The current "Group Show" at Kathryn Markel Fine Arts in Bridgehampton offers a look at multi-faceted approaches to abstraction and non-figurative disciplines by artists in the gallery’s stable. The exhibition displays distinctive, strong work while revealing intriguing directions, mediums and techniques that are shaping the evolution of contemporary art.

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"White Loop on Tan" by Mary Didoardo, 2013. Oil on panel, 18 x 18 inches. Courtesy Kathryn Markel Fine Arts

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A prime example of this kind of innovation is Debra Smith, who at one point lived and worked in Brooklyn but later returned to her birthplace of Kansas City. Smith creates entertainingly airy abstract images using vintage fabrics she pieces together. This technique conjures a striking effect that is highly painterly, yet imbued with a sense of physicality from the materials that gives the works an almost sculptural sensibility as well.

The effect is particularly notable in Making Visible #4 (pieced vintage silk, 2012) which uses powerful contrasts in composition in its interaction of horizontal and vertical elements, while the grey ground provides a gentle bed over which the assertive red geometric elements seem to float in an airless void.

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"Making Visible #4" by Debra Smith, 2012. Pieced vintage silk, 25 x 19 inches. Courtesy Kathryn Markel Fine Arts.

"Making Visible #4" by Debra Smith, 2012. Pieced vintage silk, 25 x 19 inches. Courtesy Kathryn Markel Fine Arts.

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A similar sensibility is apparent in Justine Hill’s Under One’s Own Steam (acrylic and pastel on canvas, 2013) although the interaction of forms is distinctly less mellifluous and more frenetically emphasized. At the same time, though, the artist’s use of assertive coloration and aggressively energetic brush strokes nevertheless creates harmonically rhythmic entities that gain in power from the softer background, which serves to stabilize the composition.

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"Under One's Own Steam II" by Justine Hill, 2013. Acrylic and pastel on canvas, 54 x 44 inches.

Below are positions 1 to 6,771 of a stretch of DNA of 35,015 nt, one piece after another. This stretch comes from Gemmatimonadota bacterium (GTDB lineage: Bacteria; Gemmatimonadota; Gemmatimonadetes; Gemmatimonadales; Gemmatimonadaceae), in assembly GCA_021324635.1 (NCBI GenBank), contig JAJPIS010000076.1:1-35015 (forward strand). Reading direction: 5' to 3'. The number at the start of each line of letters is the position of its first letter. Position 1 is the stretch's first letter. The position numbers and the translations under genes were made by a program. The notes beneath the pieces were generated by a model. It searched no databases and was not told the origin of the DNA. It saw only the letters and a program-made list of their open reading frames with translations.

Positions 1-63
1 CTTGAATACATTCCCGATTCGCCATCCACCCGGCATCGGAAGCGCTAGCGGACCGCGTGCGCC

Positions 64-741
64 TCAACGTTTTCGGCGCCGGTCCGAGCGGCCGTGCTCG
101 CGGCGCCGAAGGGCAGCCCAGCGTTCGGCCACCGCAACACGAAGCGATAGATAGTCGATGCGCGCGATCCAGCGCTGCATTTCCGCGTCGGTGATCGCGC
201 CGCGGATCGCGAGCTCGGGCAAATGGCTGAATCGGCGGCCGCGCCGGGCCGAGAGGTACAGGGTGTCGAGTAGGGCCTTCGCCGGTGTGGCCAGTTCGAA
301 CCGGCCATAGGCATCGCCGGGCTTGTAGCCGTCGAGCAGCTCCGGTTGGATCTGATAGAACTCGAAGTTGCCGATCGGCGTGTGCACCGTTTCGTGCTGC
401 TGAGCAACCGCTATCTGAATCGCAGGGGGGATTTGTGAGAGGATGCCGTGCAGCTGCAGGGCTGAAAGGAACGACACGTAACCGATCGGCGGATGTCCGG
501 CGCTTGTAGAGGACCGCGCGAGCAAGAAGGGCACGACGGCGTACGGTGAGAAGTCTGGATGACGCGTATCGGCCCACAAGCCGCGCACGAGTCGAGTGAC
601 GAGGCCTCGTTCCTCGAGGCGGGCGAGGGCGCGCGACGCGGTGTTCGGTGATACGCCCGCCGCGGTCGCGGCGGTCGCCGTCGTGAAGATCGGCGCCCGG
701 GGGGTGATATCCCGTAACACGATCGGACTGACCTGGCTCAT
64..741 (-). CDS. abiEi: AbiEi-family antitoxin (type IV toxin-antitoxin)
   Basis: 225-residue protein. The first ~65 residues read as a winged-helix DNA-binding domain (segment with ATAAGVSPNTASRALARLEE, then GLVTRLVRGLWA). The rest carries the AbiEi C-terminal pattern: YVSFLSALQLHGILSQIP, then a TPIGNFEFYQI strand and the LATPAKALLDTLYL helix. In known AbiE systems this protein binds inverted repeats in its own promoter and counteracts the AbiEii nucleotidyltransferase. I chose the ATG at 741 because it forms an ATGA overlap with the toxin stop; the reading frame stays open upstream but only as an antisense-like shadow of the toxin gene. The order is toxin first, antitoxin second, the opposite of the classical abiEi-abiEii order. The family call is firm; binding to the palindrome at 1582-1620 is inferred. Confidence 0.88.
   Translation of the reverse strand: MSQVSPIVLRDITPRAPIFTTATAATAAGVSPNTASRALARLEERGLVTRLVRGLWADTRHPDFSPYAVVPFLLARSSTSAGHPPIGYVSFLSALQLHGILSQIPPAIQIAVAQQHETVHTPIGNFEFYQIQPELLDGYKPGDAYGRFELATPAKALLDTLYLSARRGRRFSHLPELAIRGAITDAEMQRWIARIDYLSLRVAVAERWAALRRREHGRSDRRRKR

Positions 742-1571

"Under One's Own Steam II" by Justine Hill, 2013. Acrylic and pastel on canvas, 54 x 44 inches. Courtesy Kathryn Markel Fine Arts.

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Diane Ayott, by contrast, attempts to erase any distinction between foreground and background, thereby creating an orchestrated relationship in which her use of color and geometric forms interacts with viewers and constantly draws attention from the surface deep into the structure of the work and then seamlessly back again. This kind of interaction arises from the artist’s understanding of how to manipulate the imagery so that each layer that is applied develops its own conversational relationship with the stratum below, and the result is a deceptively subtle spatial density.

This kind of density is particularly apparent in Cherries (mixed media on paper, 2009) and Lost Again (mixed media on paper, 2009), while in Means and Ends (mixed media on canvas, 2013), Ayott uses playful accents of color reminiscent of techniques usually associated with Aboriginal dot motifs.

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"Means and Ends" by Diane Ayott, 2013. Mixed media on panel, 38 x 38 inches. Courtesy Kathryn Markel Fine Arts.

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Interestingly, despite the gallery’s stated preference for abstract and non-objective work, a few of the artists exhibited actually lean on representational imagery before taking the work in interesting directions away from mere figuration. This is exceptionally notable in Anne Wildey’s Ocean 5129 (oil on linen, 2013), Peter Hoffer’s Landscape with Foliage III (oil, acrylic, and resin on panel, 2013), and Sara McCulloch’s Summer Fields from Car (oil on canvas, 2008).

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"Ocean 5129" by Annie Wildey, 2013. Oil on linen, 36 x 48 inches. Courtesy Kathryn Markel Fine Arts.

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"Landscape with Foliage III" by Peter Hoffer, 2013. Oil, acrylic, and resin on panel, 22 x 60 inches.

"Landscape with Foliage III" by Peter Hoffer, 2013. Oil, acrylic, and resin on panel, 22 x 60 inches. Courtesy Kathryn Markel Fine Arts.

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"Summer Fields From Car" by Sara MacCulloch, 2008. Oil on canvas, 20 x 20 inches.

"Summer Fields From Car" by Sara MacCulloch, 2008. Oil on canvas, 20 x 20 inches. Courtesy Kathryn Markel Fine Arts.

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In much the same way, the structural ambiance of Stephanie London’s Mid-Century Rose (oil on linen, 2014) would seem to owe almost as much to Joseph Alber’s Homage to the Square series as it does to traditional horticultural painting.

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"Mid-Century Rose" by Stephanie London, 2014.Oil on linen, 12 x 12 inches. Courtesy Kathryn Markel Fine Arts.

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Also featured in the exhibition, which runs through June 21, are works by Yolanda Sanchez, Kim Uchiyama, Marilla Palmer, Mary Didoardo, Paul Behnke, Josette Urso and Meredith Pardue.

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"Radio Wave" by Josette Urso, 2014. Oil on canvas, 36 x 48 inches.

"Radio Wave" by Josette Urso, 2014. Oil on canvas, 36 x 48 inches. Courtesy Kathryn Markel Fine Arts.

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BASIC FACTS: "Group Show" remains on view through June 21, 2014. Kathryn Markel Fine Arts is located at 2418 Montauk Highway, Bridgehampton, NY 11932. www.markelfinearts.com.

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